Poems for Dad
Parental supervision is recommended
Kids learn all about poetry with this Haiku and Limerick inspired craft... and Dad gets his very own masterpiece for Father's Day!
What you'll need:
- Paper (scratch paper and something nice to put the poem on)
- Crayons or markers to decorate it
- You could also make a card with a poem inside
How to make it:
A haiku is a form of poetry adapted from a type of traditional Japanese poetry. The traditional form of the haiku had three basic rules. The first rule is that the first and third lines have five syllables (parts of words that "make your chin drop" when you say them) and the second line has seven syllables. The second rule is that the poem should in some way tell about the season in which the poem takes place. It doesn't have to come out and say the season; it can just hint at it. The third rule is that either the first or second line should have a "pause" placed there to cause the reader to stop and think for a moment about the subject. What follows are two different ideas, one about fishing and one about a father. Try writing one for your dad --- he'll love it!
I think about my
father on his special day ---
he makes my heart smile.
My shirt sticks to me ---
I watch the cork disappear
as the fish gets fed.
Limericks have always been a favorite because they are supposed to be funny! There are five lines. The first, second, and fifth line rhyme with each other and the third and fourth lines
rhyme with each other. Most begin with "There once was a . . . " Try one of these to make your father laugh!
There once was a dad that I knew,
He tried to "teach me a thing or two,"
He taught me to fish
And how to cook a dish
And how to fly a kite when the wind blew.
There was a dad from Illinois,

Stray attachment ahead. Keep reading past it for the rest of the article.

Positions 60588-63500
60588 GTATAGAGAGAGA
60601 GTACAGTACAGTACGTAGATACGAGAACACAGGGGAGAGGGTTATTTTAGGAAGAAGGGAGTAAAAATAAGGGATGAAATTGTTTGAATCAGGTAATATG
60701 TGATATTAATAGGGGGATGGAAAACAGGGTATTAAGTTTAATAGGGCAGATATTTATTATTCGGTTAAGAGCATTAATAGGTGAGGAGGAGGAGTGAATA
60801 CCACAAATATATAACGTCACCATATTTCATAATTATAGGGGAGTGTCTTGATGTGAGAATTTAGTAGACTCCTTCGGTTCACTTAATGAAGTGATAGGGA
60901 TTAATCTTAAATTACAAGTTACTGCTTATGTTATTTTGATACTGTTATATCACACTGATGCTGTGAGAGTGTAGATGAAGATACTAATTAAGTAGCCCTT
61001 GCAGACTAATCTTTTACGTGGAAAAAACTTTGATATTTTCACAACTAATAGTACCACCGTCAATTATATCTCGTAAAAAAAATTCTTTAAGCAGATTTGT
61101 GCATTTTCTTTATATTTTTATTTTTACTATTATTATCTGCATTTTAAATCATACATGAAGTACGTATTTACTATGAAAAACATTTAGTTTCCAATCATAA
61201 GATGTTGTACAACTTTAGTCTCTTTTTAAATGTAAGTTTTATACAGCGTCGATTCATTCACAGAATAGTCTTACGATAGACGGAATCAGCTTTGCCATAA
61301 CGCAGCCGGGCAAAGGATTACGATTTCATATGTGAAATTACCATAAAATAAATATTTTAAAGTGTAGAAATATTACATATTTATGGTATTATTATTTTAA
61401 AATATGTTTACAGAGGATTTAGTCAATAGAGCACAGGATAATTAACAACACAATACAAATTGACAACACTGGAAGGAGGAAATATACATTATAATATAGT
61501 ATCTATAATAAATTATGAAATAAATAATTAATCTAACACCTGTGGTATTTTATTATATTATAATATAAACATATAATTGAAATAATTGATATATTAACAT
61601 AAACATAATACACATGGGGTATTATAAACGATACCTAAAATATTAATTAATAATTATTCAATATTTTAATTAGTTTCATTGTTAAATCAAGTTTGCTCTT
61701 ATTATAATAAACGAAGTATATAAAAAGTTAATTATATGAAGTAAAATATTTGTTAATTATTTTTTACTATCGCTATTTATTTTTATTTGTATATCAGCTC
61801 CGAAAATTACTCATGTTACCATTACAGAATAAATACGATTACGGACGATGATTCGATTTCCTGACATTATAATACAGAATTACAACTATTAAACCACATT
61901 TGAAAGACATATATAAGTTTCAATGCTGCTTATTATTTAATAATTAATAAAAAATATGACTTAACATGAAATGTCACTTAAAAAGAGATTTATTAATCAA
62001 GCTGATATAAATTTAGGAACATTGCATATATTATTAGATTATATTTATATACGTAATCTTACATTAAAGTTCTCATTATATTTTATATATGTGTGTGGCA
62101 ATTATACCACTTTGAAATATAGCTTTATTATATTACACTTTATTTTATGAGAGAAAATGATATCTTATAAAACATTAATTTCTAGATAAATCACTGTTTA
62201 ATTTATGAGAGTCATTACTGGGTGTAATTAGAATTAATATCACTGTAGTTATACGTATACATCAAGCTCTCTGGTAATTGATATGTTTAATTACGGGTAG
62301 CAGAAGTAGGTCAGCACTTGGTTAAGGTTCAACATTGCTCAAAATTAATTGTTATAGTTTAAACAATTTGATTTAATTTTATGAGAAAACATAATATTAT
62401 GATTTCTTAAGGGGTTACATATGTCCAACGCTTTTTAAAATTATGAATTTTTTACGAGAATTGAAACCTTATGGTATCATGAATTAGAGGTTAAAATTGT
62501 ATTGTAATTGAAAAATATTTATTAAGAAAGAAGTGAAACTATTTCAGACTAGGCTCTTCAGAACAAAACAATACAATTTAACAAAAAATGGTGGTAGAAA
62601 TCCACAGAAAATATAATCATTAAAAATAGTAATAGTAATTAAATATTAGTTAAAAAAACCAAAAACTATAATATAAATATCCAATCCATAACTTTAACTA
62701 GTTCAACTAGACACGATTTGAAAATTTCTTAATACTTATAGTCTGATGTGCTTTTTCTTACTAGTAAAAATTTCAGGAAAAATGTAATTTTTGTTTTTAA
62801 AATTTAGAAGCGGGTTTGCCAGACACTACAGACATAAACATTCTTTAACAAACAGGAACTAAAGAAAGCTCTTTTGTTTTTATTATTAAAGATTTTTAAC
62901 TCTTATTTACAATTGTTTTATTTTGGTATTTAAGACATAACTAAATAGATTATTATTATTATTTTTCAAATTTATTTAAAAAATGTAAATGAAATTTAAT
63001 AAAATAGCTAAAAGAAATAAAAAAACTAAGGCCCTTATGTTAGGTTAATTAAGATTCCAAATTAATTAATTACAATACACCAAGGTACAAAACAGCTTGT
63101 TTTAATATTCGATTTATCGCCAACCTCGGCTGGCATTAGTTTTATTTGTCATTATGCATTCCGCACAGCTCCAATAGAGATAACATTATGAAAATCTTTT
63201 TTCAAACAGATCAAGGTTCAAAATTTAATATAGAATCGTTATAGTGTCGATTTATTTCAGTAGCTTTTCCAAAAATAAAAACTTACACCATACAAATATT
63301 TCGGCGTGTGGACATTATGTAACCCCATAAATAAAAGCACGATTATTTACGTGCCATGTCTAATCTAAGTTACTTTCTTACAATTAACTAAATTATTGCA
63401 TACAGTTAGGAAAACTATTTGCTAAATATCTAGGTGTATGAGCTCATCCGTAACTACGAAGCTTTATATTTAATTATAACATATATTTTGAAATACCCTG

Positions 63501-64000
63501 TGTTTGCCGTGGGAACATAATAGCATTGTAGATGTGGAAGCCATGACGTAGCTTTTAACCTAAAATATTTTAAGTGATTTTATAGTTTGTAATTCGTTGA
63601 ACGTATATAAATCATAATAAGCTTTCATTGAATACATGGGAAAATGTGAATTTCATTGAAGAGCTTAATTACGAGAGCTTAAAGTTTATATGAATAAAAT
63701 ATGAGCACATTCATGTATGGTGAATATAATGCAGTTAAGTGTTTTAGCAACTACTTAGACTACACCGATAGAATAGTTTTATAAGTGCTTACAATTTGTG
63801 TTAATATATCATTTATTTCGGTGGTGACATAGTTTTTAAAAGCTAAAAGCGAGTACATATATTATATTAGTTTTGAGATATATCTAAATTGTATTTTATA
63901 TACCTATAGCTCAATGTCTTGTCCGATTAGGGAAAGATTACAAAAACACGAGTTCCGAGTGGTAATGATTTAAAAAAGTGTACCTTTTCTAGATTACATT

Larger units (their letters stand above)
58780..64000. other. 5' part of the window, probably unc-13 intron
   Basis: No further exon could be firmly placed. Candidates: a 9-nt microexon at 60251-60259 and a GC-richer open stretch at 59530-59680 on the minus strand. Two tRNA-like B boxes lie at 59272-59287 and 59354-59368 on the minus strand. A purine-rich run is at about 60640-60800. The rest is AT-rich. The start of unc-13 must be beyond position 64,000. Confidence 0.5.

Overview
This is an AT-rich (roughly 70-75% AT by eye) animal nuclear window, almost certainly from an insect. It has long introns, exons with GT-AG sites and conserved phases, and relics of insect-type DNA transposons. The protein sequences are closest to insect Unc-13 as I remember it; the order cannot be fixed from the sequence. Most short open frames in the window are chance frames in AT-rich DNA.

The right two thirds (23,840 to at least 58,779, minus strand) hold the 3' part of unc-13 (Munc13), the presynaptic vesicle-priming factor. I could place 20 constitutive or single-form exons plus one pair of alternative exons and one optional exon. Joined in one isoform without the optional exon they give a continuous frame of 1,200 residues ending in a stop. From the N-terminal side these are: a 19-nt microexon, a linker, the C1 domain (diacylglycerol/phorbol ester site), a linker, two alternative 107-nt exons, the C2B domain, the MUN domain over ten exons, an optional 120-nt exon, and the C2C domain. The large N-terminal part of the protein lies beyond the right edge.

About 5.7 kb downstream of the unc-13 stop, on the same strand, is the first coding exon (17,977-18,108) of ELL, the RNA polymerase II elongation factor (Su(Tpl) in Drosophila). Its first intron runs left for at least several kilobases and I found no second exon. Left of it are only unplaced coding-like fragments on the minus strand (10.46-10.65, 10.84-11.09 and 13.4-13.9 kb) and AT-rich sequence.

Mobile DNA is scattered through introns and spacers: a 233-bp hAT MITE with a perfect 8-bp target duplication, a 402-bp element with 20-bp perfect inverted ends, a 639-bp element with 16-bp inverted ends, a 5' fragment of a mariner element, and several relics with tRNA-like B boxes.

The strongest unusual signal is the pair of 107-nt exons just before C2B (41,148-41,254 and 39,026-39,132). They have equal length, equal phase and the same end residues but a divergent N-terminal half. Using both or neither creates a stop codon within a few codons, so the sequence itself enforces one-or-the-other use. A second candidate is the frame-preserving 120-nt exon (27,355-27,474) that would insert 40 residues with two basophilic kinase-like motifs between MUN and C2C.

To know him was such a joy.
He told silly tales
And made castles with pails
And acted just like a small boy.
There once were a mom and a dad,
They loved me even when I was bad.
If sometimes I did wrong,
They weren't mad for long
They're the best parents I ever had.
You could also come up with your own special poem. Although poetry does not have to rhyme, you can make any of your writing "sound like" a poem by sticking with a pattern of rhyme.
Look at these traditional favorites to see the pattern in their rhyming words. Lines with the same letter after them rhyme with each other.
Mary had a little lamb A
Its fleece was white as snow. B
And everywhere that Mary went, C
The lamb was sure to go. B
The rhyme pattern is called ABCB. The second and fourth lines rhyme with each other, but the first and third lines don't rhyme with any other lines.
Little Jack Horner A
Sat in a corner, A
Eating his Christmas pie. B
He stuck in his thumb C
And pulled out a plum, C
And said, "What a good boy am I!" B
This poem would be AABCCB. The first two lines of each verse rhyme. The last two lines of verses one and two rhyme with each other. (A line is all of the words on the same line on the
page. A verse is a group of lines where there are no spaces between the lines.) You can try any pattern here or make up one of your own to make an original "rhyming" poem for your father.
To make these extra special, illustrate (draw a picture to go with) your poems, or you could put one inside one of our printable Father's Day cards. Your dad will love your creativity!